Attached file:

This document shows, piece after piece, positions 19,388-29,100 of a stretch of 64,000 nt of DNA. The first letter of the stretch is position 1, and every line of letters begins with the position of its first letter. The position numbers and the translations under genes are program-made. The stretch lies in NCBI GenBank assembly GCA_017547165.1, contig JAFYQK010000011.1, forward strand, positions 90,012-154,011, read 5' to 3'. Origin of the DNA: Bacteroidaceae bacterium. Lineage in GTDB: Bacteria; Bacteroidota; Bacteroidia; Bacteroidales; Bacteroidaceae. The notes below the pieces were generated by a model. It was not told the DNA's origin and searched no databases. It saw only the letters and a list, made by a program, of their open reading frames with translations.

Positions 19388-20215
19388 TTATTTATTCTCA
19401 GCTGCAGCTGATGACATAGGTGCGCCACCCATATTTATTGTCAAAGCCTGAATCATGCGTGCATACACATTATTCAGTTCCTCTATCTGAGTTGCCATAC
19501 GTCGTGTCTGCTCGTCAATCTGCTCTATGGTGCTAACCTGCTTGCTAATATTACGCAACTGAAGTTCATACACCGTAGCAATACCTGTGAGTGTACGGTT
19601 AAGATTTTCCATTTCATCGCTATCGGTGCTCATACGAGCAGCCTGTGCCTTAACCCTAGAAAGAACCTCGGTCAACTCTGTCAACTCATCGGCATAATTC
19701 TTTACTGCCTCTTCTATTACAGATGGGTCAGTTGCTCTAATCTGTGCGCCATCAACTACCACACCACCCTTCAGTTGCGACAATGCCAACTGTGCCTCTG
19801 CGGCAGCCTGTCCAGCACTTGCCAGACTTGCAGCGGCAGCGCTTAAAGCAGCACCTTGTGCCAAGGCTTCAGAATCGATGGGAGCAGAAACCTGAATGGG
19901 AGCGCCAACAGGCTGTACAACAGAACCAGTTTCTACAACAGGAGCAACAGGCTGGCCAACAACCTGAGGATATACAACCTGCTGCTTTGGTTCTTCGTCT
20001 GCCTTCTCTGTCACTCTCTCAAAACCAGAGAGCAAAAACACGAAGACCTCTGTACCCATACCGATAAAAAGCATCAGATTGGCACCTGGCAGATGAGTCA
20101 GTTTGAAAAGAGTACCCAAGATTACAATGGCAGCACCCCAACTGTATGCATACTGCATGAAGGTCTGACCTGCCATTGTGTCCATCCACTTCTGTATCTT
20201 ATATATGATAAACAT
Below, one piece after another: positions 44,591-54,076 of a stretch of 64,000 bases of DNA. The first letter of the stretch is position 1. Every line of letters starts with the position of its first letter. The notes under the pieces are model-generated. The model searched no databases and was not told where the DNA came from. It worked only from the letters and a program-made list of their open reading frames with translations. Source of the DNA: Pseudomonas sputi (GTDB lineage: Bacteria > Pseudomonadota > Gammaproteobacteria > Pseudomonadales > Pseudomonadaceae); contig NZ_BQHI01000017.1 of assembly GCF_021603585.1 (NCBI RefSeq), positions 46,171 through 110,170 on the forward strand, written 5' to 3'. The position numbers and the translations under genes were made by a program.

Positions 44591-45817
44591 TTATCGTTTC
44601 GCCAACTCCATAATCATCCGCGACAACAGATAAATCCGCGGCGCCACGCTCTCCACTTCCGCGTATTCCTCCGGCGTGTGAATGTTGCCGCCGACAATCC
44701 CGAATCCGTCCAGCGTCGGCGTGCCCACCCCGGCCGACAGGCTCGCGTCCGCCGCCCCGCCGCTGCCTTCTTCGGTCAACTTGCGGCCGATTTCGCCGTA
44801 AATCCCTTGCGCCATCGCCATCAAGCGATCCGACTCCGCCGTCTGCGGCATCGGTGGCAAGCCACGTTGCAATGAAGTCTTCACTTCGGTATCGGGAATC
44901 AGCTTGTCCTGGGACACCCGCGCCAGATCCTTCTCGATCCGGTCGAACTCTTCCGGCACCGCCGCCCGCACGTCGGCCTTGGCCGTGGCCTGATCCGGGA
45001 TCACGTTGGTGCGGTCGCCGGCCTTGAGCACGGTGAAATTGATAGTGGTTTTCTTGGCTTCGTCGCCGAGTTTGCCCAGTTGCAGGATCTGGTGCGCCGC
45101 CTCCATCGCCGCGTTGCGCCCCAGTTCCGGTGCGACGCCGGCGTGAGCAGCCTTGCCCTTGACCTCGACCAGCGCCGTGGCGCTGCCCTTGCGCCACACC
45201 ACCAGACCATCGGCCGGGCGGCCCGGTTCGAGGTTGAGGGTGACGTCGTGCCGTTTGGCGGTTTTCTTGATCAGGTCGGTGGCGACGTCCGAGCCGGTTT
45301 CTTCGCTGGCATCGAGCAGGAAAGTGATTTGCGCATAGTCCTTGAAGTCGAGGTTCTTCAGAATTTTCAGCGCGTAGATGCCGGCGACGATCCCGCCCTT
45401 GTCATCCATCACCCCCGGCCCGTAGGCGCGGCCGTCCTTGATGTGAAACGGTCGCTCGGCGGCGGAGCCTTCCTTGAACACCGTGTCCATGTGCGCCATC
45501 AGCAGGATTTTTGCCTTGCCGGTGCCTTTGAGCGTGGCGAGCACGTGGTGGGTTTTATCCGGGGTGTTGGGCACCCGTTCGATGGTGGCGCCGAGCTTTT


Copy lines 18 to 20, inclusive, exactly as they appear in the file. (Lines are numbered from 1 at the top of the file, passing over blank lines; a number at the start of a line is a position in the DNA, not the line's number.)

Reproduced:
44801 AATCCCTTGCGCCATCGCCATCAAGCGATCCGACTCCGCCGTCTGCGGCATCGGTGGCAAGCCACGTTGCAATGAAGTCTTCACTTCGGTATCGGGAATC
44901 AGCTTGTCCTGGGACACCCGCGCCAGATCCTTCTCGATCCGGTCGAACTCTTCCGGCACCGCCGCCCGCACGTCGGCCTTGGCCGTGGCCTGATCCGGGA
45001 TCACGTTGGTGCGGTCGCCGGCCTTGAGCACGGTGAAATTGATAGTGGTTTTCTTGGCTTCGTCGCCGAGTTTGCCCAGTTGCAGGATCTGGTGCGCCGC